“Prometheus” is Not an “Alien” Prequel (wink).
Reviewed by Jason Gregg
Let’s address the elephant in the room. If you have been following the marketing campaign for “Prometheus,” the famed Director, Ridley Scott (“Alien,” “Blade Runner,” “Gladiator”) has been keeping the connection to his 1979 film “Alien” under wraps. Is it or isn’t it a prequel to the “Alien” franchise? The Internet is all a flutter with speculations. The only way to know if you go see “Prometheus” and see for yourself.
With that being said, let’s discuss the actual movie on its own merits. Starting at an unknown point in time, we begin with a muscular albino alien man, on a beautiful gray and white planet which may or may not be earth in the early years. He drinks a dark fluid which destroys him from the inside out and he falls to his death. We never hear or see from him again.
Now in 2089, a team of archaeologists, led by our tough but lovely heroine, Elizabeth Shaw (played by Noomi Rapace) finds a cave painting depicting a man and a several stars. Next it is 2093 and the spaceship “Prometheus” is flying through space (Prometheus is from Greek Mythology, he steals fire from the gods and gives it to man, then is sentenced to an unpleasant eternal punishment). The crew of 17 is in deep space sleep while the onboard android, David (played keenly and perfectly by Michael Fassbender), has been monitoring the ship for the last two years. David spends some of his time picking up the mannerisms of Peter O’Toole by watching “Lawrence of Arabia.”
The team of scientists and space crew are thawed out and are introduced to one another in a debriefing by the hologram of the elderly head of Weyland Industries, Peter Weyland (played by Guy Pearce), who has been dead for a few years. This crew is introduced to one another two years away from home on a trillion dollar expedition. One would think that there would have been a briefing before they left home, but if you have seen the first two “Alien” movies; that’s how these things work.
The crew finds out they are on a mission to find the origin of man, simple enough. The archaeologists discovered several cave drawings that gave them enough collateral to go to outer space to find what they call “Engineers.” Not God, but other beings that might or might not have created humans.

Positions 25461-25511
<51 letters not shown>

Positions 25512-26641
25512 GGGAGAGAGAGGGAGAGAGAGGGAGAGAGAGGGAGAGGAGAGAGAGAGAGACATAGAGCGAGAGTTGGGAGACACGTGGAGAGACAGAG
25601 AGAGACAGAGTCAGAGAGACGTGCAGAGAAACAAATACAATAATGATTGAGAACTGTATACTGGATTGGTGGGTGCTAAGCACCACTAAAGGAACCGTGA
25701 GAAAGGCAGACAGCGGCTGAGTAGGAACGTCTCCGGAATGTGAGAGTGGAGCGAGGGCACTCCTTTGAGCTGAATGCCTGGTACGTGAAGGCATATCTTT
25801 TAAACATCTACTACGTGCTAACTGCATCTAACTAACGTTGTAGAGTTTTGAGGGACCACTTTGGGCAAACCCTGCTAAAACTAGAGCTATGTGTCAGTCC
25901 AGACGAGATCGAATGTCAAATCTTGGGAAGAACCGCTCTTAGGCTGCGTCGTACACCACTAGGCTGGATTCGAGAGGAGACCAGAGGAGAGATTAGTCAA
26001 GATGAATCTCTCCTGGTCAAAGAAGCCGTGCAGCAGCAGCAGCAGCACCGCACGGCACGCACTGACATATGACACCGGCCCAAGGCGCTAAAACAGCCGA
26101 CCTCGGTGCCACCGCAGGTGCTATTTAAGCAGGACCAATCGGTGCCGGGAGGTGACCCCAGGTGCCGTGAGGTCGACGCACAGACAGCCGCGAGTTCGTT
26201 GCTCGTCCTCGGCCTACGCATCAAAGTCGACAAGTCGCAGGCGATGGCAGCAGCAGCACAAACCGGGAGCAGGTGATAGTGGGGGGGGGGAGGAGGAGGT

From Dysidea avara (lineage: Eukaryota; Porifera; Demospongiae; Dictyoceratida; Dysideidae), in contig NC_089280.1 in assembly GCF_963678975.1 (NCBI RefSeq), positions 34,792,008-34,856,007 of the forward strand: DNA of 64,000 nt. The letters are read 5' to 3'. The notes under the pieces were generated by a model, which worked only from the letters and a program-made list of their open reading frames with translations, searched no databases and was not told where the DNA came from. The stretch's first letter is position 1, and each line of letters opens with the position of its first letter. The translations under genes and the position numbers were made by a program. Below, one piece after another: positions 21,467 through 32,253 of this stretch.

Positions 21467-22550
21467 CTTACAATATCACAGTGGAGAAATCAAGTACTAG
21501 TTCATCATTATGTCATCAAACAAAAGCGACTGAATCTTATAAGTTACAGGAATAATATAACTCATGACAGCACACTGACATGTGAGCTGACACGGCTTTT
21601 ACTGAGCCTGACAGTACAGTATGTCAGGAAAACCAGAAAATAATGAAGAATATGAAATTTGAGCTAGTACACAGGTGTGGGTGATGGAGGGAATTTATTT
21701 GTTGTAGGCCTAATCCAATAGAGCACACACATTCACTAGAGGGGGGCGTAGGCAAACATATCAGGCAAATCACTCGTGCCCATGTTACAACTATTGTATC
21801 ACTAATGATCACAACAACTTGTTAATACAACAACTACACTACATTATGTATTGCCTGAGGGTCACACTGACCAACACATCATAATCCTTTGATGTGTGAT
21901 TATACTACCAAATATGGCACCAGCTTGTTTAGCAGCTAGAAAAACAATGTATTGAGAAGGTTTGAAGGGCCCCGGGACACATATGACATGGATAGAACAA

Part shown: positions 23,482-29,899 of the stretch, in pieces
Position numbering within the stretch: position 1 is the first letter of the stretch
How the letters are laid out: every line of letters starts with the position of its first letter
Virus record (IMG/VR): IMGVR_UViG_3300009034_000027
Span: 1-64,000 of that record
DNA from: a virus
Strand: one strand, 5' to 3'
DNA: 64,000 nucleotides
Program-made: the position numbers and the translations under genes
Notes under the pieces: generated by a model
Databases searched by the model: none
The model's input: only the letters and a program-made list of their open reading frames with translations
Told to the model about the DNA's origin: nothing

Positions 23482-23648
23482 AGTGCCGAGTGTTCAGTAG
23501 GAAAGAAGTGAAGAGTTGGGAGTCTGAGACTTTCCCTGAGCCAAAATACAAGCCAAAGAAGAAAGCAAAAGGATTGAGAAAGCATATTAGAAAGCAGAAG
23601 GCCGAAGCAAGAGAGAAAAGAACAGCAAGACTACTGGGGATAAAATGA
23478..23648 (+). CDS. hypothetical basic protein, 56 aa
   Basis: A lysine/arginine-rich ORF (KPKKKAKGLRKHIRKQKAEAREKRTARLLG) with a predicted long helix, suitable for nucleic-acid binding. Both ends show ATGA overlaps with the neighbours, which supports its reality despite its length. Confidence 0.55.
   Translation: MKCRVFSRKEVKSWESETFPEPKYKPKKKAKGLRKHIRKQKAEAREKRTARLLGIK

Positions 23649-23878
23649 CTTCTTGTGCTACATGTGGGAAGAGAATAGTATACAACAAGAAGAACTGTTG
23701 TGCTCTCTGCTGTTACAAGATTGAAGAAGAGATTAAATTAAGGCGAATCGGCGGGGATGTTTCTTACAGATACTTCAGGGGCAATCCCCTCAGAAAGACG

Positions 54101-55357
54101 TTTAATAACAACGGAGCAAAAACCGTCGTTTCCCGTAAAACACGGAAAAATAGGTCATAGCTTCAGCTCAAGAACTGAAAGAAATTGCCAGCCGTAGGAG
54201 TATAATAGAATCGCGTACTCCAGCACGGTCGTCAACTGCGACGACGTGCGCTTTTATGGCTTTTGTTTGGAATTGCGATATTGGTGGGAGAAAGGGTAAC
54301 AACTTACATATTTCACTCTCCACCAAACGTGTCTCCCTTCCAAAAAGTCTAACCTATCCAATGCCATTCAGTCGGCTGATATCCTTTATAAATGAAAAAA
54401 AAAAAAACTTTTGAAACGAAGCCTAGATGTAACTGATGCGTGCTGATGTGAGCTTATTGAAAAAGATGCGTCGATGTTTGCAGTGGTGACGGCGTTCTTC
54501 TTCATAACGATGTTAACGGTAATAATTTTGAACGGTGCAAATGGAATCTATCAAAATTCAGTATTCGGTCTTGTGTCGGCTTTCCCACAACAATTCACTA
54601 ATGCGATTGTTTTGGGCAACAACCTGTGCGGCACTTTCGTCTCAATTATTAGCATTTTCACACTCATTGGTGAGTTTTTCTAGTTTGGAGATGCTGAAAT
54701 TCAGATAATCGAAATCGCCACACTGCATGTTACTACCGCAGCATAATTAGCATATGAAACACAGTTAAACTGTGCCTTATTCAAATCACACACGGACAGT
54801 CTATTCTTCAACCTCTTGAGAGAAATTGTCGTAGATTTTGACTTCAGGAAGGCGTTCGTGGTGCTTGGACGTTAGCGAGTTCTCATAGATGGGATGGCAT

They land on a planet where Scott adds close quarter tension between “Prometheus” and a series of caves about half a mile away. Once they are in the caves, the exploration for the Engineers comes down to the line “I wouldn’t touch that if I were you.” As with many thrillers, our characters do what we wouldn’t do in the same situation (if they used logic we wouldn’t have much of a movie).
The crew not only has to find the Engineers but most everyone on the ship has their own motives which adds to the thriller aspect of the story. The coldhearted, Meredith Vickers (played by Charlize Theron) is there to make sure Weyland Industries’ interest and ship is protected and is willing to call it quits at any time. While David is secretly working for someone else, and Shaw really wants to find God. All this tries to lead up to answer the question “Who made us?”
Should you see this movie? If you want to see if this film is a true prequel to “Alien,” then yes see it. If you want a solid sci-fi movie that will have you on edge (warning: there is an intense self-surgery scene), then yes see it. If you want a movie like “Aliens” with Space Marines filled with clever one-liners, this is not for you.
Scott does a great job of building the tensions among the crew and scientists. What he doesn’t do is answer questions of our creation; he poses the question then moves on to set up a sequel. That sequel may or may not be “Alien.”